Nearly half of UK freelancers working in unscripted TV are not currently employed and many are struggling financially as a result, according to a poll by broadcasting union Bectu.

Nearly 2000 freelancers shared their personal experiences of the slowdown in unscripted work with Bectu.


Bectu found nearly half of UK freelancers working in unscripted TV aren’t currently employed

The findings come after the union last week noted a uncharacteristic quiet period for freelancers in the unscripted genres.

45 per cent of those surveyed are not currently working, and 85 per cent said the last six months had been quieter than normal in terms of available work. 75 per cent reported struggling with their finances as a result.

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Almost all respondents reported that the lack of work or pressure on their finances was negatively impacting their mental health, at a time when the industry is focusing on how to improve the mental health of the workforce through the work of the Film and TV Charity.

Only half of surveyed freelancers said that they could see themselves still working in TV in five years’ time.

Head of Bectu Philippa Childs said: “We are speaking with industry stakeholders who tell us that our findings are consistent with what they’re hearing. The number of people questioning their future in unscripted TV is particularly concerning. The film and TV industry must make sure that there is good and consistent work throughout the year to ensure the stability of the sector and the financial and mental wellbeing of those who work in it.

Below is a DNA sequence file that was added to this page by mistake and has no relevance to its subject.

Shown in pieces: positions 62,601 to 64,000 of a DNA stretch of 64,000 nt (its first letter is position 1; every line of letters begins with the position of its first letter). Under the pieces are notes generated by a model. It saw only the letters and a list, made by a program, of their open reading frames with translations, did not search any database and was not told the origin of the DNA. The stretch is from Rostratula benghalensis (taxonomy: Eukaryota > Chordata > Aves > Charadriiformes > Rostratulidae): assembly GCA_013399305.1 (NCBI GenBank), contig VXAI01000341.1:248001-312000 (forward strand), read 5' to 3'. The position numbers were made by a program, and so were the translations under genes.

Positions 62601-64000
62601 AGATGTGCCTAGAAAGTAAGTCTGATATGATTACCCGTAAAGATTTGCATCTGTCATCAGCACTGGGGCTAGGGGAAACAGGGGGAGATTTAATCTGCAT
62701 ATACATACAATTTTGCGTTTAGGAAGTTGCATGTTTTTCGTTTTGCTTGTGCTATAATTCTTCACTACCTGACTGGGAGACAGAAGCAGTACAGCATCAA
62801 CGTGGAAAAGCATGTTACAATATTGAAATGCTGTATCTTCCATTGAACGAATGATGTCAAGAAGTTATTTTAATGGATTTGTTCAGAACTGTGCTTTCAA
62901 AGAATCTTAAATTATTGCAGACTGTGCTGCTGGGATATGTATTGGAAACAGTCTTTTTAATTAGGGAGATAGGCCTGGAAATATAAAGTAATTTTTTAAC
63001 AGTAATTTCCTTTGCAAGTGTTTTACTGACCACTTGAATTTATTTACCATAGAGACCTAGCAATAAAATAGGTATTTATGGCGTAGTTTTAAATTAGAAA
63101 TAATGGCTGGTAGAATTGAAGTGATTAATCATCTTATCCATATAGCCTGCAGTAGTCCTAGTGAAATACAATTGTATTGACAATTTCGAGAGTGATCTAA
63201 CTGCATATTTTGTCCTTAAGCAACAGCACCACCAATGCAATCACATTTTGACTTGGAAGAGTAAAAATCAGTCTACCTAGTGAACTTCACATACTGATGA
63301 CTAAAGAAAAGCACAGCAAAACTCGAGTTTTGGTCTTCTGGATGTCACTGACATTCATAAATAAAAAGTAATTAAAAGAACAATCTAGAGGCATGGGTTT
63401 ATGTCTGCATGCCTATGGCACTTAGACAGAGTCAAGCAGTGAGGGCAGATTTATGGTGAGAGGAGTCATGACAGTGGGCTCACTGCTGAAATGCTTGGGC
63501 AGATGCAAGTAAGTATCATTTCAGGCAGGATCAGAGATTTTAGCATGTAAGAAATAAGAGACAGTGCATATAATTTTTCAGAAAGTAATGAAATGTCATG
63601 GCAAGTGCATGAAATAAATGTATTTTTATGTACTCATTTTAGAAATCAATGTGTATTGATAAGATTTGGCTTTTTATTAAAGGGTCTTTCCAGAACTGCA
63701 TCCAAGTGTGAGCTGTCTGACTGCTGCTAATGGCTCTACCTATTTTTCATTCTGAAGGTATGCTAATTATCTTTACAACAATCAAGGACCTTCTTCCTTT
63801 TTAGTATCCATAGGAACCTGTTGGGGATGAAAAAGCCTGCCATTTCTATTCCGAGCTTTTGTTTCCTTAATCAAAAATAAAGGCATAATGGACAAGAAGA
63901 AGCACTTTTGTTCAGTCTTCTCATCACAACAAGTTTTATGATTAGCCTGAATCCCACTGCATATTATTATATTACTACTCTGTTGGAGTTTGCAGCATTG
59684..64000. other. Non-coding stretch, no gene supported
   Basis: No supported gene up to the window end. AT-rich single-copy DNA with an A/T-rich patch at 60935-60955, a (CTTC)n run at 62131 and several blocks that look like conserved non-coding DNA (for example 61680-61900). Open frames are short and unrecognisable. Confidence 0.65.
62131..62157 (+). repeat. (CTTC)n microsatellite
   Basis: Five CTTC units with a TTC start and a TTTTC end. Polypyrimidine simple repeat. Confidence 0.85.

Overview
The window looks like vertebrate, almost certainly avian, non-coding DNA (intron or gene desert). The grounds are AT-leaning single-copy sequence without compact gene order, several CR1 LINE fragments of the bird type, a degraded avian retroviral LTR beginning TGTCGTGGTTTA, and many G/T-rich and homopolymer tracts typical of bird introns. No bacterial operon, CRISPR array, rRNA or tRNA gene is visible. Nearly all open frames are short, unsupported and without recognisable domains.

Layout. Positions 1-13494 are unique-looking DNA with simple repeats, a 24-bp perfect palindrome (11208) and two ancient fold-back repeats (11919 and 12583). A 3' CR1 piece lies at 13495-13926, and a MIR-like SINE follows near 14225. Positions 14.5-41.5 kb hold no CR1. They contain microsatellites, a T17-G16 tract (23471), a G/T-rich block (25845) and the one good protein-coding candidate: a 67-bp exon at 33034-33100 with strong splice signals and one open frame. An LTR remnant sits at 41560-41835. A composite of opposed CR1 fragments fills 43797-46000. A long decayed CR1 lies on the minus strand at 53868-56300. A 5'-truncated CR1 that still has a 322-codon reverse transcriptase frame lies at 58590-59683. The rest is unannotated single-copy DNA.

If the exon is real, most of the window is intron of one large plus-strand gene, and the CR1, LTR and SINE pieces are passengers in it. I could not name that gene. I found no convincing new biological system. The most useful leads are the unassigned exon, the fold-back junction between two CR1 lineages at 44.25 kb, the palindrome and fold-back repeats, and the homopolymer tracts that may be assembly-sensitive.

Freelance series producer and co-chair of Bectu’s unscripted TV branch, James Taylor, said: “The broadcasters need to be honest with us freelancers. Are we reaching a point where TV production is no longer a full-time, year-round job? We need to acknowledge that continuing crises like this cost the industry more in the long run, as we lose more people with valuable experience that make the UK a global leader in TV production.”

Freelance production executive and co-chair of Bectu’s unscripted TV branch, Viki Carter, said: “The current dearth of productions in unscripted TV is particularly concerning for those of us in production management. There has been a well-publicised shortage of production freelancers for years now. Large gaps in employment like those that people are currently experiencing will likely lead to a further exodus of production freelancers. as our skillset is easily transferable to other industries with more secure employment prospects.”

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